What Is Feedback Inhibition & Why Is It Important in Regulating Enzyme Activity?

Enzymes are proteins that catalyze, or greatly speed up, the many vital chemical reactions occurring in the body at all times. This means that the amount of "starting" chemical in the reaction, or substrate, is disappearing more rapidly, while the amount of "finished" chemicals, or products, is accumulating more rapidly. While this might be desirable in the short term, what happens when the amount of product is sufficient, but there is still plenty of substrate for the enzyme to work on?

Fortunately for cells, they have a way to "talk" to enzymes from upstream, as it were, to let them know it's time to slow or shut down. That way is the feedback inhibition of enzymes, a form of feedback regulation.

Enzyme Basics

Enzymes are flexible proteins that speed up biochemical reactions by making it easier for the substrate molecule to assume the physical arrangement of the product molecule, with the two usually being very closely chemically related.

When an enzyme binds with its specific substrate, it often induces a conformational change in the molecule, urging it in the direction of being more energetically inclined to take the shape of the product molecule. In chemical accounting terms, this facilitation of a reaction that would otherwise occur too slowly for life happens because the enzyme lowers the activation energy of the reaction.

Some enzymes act by bringing two substrate molecules physically closer together by bending, which makes the reaction occur more quickly because the substrates can then more readily exchange electrons, the stuff of chemical bonds.

Enzyme Regulation Explained

When it is time to order an enzyme to stop, the cell has a number of ways to do this. One is through competitive inhibition of the enzyme, which happens when a substance that very closely resembles the substrate is introduced to the environment. This "tricks" the enzyme into attaching to the new substance instead of its intended target. The new molecule is called a competitive inhibitor of the enzyme.

In noncompetitive inhibition, a newly introduced molecule also binds to the enzyme, but at a spot removed from where it exerts its activity on its substrate, called an allosteric site. This interferes with the enzyme by altering its shape.

In allosteric activation, the basic chemistry is the same as in noncompetitive inhibition, except in this case, the enzyme is told to speed up, not slow down, by the change in shape the molecule binding to the allosteric site induces.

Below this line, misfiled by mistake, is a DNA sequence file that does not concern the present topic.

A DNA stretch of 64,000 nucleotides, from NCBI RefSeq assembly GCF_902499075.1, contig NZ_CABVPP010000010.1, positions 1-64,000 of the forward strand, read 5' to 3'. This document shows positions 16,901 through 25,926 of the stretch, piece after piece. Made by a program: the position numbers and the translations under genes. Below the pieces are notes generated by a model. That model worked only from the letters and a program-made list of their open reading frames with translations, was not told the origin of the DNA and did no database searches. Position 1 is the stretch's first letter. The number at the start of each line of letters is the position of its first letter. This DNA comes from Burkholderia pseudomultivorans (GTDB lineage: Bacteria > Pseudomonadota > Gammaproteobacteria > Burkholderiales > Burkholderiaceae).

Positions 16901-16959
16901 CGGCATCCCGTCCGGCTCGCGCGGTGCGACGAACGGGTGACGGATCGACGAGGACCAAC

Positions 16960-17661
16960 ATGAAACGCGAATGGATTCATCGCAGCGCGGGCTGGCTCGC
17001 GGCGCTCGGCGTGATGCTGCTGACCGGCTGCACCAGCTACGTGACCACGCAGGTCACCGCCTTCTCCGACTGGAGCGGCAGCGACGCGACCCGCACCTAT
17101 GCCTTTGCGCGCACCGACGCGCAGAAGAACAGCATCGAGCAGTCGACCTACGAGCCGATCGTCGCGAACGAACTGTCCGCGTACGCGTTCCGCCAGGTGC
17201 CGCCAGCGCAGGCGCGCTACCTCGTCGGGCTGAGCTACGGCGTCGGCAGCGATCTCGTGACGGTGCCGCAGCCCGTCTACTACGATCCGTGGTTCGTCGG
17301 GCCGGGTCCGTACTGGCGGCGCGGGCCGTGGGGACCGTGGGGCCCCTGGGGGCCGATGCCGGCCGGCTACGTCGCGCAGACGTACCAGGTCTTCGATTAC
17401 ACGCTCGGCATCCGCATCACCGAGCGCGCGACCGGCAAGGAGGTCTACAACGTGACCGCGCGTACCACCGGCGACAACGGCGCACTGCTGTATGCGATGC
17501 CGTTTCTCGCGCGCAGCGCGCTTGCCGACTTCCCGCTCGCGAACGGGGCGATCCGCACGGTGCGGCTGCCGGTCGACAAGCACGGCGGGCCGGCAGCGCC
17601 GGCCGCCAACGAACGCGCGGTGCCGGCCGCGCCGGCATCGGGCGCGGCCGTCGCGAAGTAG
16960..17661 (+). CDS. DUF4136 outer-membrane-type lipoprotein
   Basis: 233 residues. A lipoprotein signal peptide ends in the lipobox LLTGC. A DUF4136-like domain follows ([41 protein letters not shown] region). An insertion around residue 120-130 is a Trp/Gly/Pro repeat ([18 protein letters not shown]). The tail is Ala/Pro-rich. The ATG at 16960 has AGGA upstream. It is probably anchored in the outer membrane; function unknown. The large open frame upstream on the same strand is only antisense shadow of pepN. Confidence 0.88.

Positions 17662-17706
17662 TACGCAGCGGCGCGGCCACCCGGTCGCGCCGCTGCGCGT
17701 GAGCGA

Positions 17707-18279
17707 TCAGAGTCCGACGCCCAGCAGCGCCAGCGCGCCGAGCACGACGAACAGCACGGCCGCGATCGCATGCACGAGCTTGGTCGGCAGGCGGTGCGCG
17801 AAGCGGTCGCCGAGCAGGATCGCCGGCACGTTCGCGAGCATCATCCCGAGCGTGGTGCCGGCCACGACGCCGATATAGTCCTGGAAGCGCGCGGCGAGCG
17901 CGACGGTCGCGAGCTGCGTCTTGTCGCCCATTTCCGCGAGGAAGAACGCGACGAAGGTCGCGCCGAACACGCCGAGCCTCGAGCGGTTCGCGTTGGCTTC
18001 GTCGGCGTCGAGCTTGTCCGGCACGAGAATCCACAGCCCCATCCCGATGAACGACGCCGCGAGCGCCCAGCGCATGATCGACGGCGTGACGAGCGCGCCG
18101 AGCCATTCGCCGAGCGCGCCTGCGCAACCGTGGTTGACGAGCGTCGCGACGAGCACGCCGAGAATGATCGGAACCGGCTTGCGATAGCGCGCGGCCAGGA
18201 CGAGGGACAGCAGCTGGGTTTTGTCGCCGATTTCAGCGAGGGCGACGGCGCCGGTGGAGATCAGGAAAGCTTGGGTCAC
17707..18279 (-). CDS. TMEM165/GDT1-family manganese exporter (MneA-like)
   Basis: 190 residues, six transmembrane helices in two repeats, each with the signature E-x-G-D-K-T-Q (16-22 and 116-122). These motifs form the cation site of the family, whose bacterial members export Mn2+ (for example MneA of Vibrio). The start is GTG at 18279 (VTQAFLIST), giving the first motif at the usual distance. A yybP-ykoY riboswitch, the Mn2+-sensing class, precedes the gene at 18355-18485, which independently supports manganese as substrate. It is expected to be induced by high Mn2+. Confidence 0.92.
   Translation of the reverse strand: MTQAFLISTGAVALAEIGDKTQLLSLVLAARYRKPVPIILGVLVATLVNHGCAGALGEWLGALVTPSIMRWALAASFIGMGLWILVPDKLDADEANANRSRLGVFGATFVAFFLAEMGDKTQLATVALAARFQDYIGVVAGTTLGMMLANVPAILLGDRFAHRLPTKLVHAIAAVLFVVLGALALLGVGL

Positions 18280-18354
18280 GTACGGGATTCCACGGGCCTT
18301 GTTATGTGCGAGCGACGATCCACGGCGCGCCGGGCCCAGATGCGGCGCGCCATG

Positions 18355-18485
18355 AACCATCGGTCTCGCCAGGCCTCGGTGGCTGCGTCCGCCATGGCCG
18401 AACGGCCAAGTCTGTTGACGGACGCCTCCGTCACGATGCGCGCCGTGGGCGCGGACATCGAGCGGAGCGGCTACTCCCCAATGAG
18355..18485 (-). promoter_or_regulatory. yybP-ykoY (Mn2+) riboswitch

Feedback Inhibition: Definition

In feedback inhibition, a product is used to regulate the reaction that generates that product. This occurs because the product itself as able to act as an enzyme inhibitor at certain concentrations, multiple reactions "upstream" of where it is formed.

When a molecule, which you can think of as C, feeds back two steps in a reaction to act as an allosteric inhibitor of the production of B from molecule A, it is because too much C has built up in the cell. With less A being converted to B thanks to the allosteric inhibition by C, less B is made into C, and this occurs until enough C is consumed to draw it away from the A-to-B enzyme to get the reactions going again.

Feedback Inhibition: Example

The synthesis of ATP, the universal fuel currency of living cells, is controlled by feedback inhibition.

Adenosine triphosphate, or ATP, is a nucleotide made from ADP, or adenosine diphosphate, by attaching a phosphate group to ADP. ATP comes from cellular respiration, and ATP acts as an allosteric inhibitor of the enzymes at various steps in the cellular respiration process.

Although ATP is a fuel molecule and thus indispensable, it is short-lived and spontaneously reverts to ADP when found in high concentrations. This means that an excess of ATP would only go to waste if the cell went to the trouble of synthesizing greater amounts than it does thanks to feedback inhibition.

References

About the Author

Kevin Beck holds a bachelor's degree in physics with minors in math and chemistry from the University of Vermont. Formerly with ScienceBlogs.com and the editor of "Run Strong," he has written for Runner's World, Men's Fitness, Competitor, and a variety of other publications. More about Kevin and links to his professional work can be found at www.kemibe.com.

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